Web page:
1. Getting Started - Prepare for the repair
2. Open the Hood - How to pop the hood and prop it open
3. Access Battery - Learn where the battery is located
4. Remove Bracket - Take off the bracket that secures the battery
5. Remove Cables - How to disconnect the cables the right way
6. Clean Cables - Clean with baking soda, water and a wire brush
7. New Battery - Install new battery and prevent corrosion
8. Secure Battery - Replace the bracket to secure the new battery
9. Replace Cover - Ensure the cover is put back properly
10. More Info. - Additional thoughts on replacing the battery
Hans Angermeier is an ASE certified Maintenance and Light Repair Technician and has produced over 100,000 videos showing drivers how to fix things on their cars. He has broad expertise on basic repair procedures covering the majority of cars on the road. Over the past 10 years, Hans has been focused on building CarCareKiosk, which is visited by millions of drivers each month.
Where is the battery located in a Hyundai Sonata?
The video above shows you how to replace the battery in your 2006 Hyundai Sonata. We recommend changing the battery in Hyundais every 4 years. Although some batteries last much longer, most batteries begin breaking down chemically after four years, so you could experience dimmer headlights and other negative effects before you have a dead battery in your Sonata that you need to replace.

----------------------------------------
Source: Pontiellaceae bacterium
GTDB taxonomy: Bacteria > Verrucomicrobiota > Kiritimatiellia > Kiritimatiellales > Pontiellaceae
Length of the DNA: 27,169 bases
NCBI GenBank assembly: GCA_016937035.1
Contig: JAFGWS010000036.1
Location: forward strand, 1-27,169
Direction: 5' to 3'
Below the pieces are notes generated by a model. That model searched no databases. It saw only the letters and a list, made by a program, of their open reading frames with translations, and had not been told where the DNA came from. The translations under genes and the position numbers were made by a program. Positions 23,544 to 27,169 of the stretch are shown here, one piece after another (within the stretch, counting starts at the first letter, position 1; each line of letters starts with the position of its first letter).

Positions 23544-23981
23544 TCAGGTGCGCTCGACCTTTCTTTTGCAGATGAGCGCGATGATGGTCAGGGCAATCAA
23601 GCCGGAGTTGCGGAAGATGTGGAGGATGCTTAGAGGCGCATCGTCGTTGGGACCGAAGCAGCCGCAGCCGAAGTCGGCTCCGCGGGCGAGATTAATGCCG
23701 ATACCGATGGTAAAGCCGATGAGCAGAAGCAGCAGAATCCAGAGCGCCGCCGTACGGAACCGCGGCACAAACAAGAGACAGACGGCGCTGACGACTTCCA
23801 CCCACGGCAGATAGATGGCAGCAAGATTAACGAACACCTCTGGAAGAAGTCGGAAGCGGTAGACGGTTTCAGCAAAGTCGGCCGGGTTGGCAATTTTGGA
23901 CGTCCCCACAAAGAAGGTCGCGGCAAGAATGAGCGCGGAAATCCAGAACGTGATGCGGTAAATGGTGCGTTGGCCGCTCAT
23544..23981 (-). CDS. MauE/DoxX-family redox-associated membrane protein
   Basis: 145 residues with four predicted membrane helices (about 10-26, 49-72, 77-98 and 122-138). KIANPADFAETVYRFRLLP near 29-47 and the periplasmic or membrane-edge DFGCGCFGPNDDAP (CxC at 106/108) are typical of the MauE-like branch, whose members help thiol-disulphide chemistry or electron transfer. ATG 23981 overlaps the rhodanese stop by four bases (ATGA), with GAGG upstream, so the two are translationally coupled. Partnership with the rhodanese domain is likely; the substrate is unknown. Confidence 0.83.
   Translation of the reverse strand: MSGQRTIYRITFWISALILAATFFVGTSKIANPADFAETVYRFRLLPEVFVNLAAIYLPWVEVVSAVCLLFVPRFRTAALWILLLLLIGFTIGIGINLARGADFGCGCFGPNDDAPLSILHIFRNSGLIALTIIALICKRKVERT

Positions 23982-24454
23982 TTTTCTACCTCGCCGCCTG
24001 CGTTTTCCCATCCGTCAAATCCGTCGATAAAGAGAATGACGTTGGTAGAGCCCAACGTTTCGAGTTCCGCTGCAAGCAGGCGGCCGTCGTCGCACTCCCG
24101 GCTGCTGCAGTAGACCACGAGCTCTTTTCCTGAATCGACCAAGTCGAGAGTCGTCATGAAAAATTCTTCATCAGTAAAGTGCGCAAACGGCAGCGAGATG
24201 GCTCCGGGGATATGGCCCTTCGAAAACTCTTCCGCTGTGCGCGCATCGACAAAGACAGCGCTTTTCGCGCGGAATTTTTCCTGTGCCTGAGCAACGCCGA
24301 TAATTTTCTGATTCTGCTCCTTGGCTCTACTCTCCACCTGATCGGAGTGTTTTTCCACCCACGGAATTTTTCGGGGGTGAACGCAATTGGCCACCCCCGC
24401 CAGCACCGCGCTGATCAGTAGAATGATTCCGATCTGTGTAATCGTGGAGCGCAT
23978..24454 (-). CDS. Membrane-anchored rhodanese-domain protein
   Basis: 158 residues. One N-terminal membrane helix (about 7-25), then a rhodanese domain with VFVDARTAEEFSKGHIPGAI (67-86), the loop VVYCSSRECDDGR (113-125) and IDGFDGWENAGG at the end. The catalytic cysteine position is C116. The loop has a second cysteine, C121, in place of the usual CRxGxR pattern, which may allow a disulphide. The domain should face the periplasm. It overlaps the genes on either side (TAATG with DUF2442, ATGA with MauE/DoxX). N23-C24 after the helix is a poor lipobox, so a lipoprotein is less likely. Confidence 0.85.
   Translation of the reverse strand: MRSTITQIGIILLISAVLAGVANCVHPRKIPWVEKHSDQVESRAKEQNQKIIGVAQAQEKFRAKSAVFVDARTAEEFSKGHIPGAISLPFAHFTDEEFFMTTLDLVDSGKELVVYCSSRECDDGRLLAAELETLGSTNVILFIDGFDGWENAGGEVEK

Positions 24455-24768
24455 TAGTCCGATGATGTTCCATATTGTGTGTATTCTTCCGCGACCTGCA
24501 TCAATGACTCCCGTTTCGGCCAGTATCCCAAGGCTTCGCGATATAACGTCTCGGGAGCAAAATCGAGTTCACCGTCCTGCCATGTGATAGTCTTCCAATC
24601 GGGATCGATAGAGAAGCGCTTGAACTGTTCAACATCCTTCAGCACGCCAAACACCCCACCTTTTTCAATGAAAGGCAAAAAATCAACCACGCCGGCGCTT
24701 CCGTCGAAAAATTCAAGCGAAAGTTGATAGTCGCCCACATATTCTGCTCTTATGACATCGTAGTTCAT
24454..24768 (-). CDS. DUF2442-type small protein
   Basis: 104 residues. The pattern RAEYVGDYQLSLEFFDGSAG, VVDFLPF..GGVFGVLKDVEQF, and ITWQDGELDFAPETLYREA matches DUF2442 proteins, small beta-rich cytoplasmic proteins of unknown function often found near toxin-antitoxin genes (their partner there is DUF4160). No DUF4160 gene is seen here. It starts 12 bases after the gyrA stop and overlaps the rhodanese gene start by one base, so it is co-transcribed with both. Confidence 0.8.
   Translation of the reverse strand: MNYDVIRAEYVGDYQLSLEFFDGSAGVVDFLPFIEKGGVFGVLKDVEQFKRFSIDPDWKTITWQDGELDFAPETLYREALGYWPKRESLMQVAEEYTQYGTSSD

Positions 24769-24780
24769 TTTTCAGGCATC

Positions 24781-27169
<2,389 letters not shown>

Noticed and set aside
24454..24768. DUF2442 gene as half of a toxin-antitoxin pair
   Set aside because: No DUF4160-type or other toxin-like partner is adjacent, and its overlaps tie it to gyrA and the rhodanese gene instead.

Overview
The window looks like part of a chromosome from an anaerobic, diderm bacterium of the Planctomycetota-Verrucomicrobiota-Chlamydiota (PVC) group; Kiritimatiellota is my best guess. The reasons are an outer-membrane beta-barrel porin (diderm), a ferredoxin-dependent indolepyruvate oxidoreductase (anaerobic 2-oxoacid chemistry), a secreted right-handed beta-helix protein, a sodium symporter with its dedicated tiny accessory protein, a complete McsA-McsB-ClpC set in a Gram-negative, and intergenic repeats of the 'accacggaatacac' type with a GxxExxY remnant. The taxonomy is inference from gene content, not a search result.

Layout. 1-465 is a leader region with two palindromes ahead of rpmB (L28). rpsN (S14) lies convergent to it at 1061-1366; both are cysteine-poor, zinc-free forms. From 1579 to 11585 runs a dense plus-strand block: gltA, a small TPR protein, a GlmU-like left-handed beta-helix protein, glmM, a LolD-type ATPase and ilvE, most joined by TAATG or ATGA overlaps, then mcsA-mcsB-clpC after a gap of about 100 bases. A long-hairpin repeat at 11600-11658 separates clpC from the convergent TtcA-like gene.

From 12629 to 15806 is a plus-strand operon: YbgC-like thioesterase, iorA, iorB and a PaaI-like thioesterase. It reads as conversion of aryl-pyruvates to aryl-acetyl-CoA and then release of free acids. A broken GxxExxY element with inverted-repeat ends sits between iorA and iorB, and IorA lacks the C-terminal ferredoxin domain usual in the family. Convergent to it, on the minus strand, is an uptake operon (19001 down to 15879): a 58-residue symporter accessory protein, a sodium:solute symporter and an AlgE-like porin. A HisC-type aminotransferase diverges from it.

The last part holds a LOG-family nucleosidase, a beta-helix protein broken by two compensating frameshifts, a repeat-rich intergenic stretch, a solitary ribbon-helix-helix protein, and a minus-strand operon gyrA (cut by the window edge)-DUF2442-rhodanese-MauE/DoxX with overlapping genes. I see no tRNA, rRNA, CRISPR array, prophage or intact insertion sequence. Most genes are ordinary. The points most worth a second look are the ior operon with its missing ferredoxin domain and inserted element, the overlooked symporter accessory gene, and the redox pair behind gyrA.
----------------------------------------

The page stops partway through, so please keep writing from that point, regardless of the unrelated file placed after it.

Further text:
The battery location in a Hyundai Sonata can typically be found in the engine bay, but may be in the trunk, fender or inside of the vehicle. You may need to remove the air filter housing, a plastic engine cover or parts of the cowl to find the battery in your Sonata. See exactly where the battery is located in your 2006 Hyundai Sonata.
Replacing the battery in your Sonata involves removing the terminals. When you reconnect the terminals, your radio presets are likely to be cleared out. In some Sonatas, you may need to re-enter a security code to get your radio to work again. Check for this code in your owners manual - it will usually be either a sticker or small card in the booklet. If you can't find it, call Hyundai and they will give you the code for free. In many Hyundais, the transmission "learns" how you drive over time and makes adjustments, so you may experience altered driving dynamics as your car re-learns your driving style after changing the battery.
If your battery has green or white cruddy deposits, it is probably not getting enough juice from and will likely wear out sooner
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